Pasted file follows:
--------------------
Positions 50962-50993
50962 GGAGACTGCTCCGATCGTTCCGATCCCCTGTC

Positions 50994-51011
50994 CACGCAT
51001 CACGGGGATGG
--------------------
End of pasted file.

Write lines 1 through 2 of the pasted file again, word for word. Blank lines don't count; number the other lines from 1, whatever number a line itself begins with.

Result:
Positions 50962-50993
50962 GGAGACTGCTCCGATCGTTCCGATCCCCTGTC